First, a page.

|US8069676||Jun 6, 2008||Dec 6, 2011||Deka Products Limited Partnership||Water vapor distillation apparatus, method and system|
|US8282790||Oct 9, 2012||Deka Products Limited Partnership||Liquid pumps with hermetically sealed motor rotors|
|US8359877||Jan 29, 2013||Deka Products Limited Partnership||Water vending apparatus|
|US8511105||Aug 14, 2009||Aug 20, 2013||Deka Products Limited Partnership||Water vending apparatus|
|US8534063 *||Feb 10, 2010||Sep 17, 2013||Stirling Biopower, Inc.||Control valve for a stirling engine|
|US8616009 *||Oct 10, 2011||Dec 31, 2013||The Technical University Of Denmark||Magnetic regenerator, a method of making a magnetic regenerator, a method of making an active magnetic refrigerator and an active magnetic refrigerator|
|US8966900||Mar 16, 2012||Mar 3, 2015||David Randolph Smith||Methods and systems to harvest energy from the earth|
|US9010118 *||Apr 4, 2011||Apr 21, 2015||Toyota Jidosha Kabushiki Kaisha||Output controller for stirling engine|
|US9086032 *||Sep 14, 2012||Jul 21, 2015||Toyota Jidosha Kabushiki Kaisha||Stirling engine and engine system comprising stirling engine|
|US9140208 *||Sep 19, 2012||Sep 22, 2015||David Shoffler||Heat engine|
|US9382851||Oct 20, 2014||Jul 5, 2016||Liquidpiston, Inc.||Isochoric heat addition engines and methods|
|US20020121816 *||Dec 14, 2001||Sep 5, 2002||Songgang Qiu||Active vibration and balance system for closed cycle thermodynamic machines|
|US20030230440 *||Mar 21, 2003||Dec 18, 2003||Kamen Dean L.||Hybrid electric vehicles using a stirling engine|
|US20040033140 *||Aug 18, 2003||Feb 19, 2004||New Power Concepts Llc||Metering fuel pump|
|US20050008272 *||Jul 8, 2003||Jan 13, 2005||Prashant Bhat||Method and device for bearing seal pressure relief|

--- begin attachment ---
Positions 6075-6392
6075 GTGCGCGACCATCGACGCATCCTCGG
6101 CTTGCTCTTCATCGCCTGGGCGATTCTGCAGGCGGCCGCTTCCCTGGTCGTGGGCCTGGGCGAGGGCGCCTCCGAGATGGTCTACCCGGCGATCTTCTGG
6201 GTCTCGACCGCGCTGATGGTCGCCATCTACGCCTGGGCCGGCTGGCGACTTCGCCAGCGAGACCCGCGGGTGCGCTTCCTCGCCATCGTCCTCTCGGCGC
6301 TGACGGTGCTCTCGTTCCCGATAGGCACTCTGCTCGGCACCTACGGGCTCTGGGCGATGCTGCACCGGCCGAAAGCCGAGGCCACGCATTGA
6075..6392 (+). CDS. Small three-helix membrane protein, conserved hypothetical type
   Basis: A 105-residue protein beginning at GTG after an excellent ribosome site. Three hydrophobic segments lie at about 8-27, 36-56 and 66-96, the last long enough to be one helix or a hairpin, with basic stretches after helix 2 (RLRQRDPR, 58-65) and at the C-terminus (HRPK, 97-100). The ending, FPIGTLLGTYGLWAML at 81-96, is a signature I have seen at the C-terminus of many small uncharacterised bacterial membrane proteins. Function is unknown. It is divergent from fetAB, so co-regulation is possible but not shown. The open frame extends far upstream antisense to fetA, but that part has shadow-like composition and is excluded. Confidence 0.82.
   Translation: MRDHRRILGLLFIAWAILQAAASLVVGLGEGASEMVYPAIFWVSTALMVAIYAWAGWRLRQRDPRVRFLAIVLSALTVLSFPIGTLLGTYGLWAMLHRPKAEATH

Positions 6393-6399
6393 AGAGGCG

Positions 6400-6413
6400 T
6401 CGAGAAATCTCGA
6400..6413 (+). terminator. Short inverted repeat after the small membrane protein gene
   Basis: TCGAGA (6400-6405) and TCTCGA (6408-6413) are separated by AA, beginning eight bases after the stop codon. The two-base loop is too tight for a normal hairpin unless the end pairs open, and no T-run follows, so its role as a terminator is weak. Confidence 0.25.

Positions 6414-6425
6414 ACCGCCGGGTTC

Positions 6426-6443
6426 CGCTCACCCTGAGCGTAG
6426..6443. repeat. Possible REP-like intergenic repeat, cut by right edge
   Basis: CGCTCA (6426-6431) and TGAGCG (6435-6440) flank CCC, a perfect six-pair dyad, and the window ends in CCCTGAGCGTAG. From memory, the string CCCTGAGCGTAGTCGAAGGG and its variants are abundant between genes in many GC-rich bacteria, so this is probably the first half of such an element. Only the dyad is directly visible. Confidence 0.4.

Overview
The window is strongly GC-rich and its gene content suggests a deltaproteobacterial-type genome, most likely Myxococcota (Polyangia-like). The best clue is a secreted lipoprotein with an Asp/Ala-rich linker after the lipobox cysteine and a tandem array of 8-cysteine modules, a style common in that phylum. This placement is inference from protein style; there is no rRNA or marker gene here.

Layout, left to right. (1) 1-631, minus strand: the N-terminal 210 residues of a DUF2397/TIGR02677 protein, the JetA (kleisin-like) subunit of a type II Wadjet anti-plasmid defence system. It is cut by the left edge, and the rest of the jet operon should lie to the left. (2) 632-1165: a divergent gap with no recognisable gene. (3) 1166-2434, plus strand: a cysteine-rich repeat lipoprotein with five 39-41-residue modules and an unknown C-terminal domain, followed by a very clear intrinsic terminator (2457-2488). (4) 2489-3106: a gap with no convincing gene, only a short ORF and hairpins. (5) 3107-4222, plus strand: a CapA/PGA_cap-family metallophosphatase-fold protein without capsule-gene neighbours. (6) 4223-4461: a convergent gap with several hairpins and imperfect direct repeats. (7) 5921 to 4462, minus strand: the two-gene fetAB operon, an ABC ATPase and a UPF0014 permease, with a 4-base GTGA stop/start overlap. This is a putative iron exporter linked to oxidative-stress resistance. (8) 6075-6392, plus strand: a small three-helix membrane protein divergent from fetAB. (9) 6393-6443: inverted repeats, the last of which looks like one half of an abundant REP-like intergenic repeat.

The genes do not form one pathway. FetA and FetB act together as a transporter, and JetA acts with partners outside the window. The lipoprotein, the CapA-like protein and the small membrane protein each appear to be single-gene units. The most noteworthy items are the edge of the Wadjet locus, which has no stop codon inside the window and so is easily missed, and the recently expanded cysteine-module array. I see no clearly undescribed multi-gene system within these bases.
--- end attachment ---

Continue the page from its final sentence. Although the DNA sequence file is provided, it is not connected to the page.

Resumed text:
|US20050076638 *||Sep 17, 2004||Apr 14, 2005||Pellizzari Roberto O.||Threaded sealing flange for use in an external combustion engine and method of sealing a pressure vessel|
|US20050183419 *||Feb 15, 2005||Aug 25, 2005||New Power Concepts Llc||Thermal improvements for an external combustion engine|
|US20050188674 *||Feb 9, 2005||Sep 1, 2005||New Power Concepts Llc||Compression release valve|
|US20050188692 *||Feb 26, 2003||Sep 1, 2005||Whisper Tech Limited||Recuperative heater for an external combustion engine|
|US20050198962 *||Apr 11, 2003||Sep 15, 2005||Rein Tigane||External combustion engine|
|US20050250062 *||May 5, 2005||Nov 10, 2005||New Power Concepts Llc||Gaseous fuel burner|
|US20060117746 *||Jan 31, 2006||Jun 8, 2006||Tiax Llc||Threaded sealing flange for use in an external combustion engine and method of sealing a pressure vessel|
|US20060213196 *||Feb 3, 2004||Sep 28, 2006||Tetuo Sukioka||Cogeneration system|
|US20060260583 *||May 18, 2005||Nov 23, 2006||Hind Abi-Akar||Engine with carbon deposit resistant component|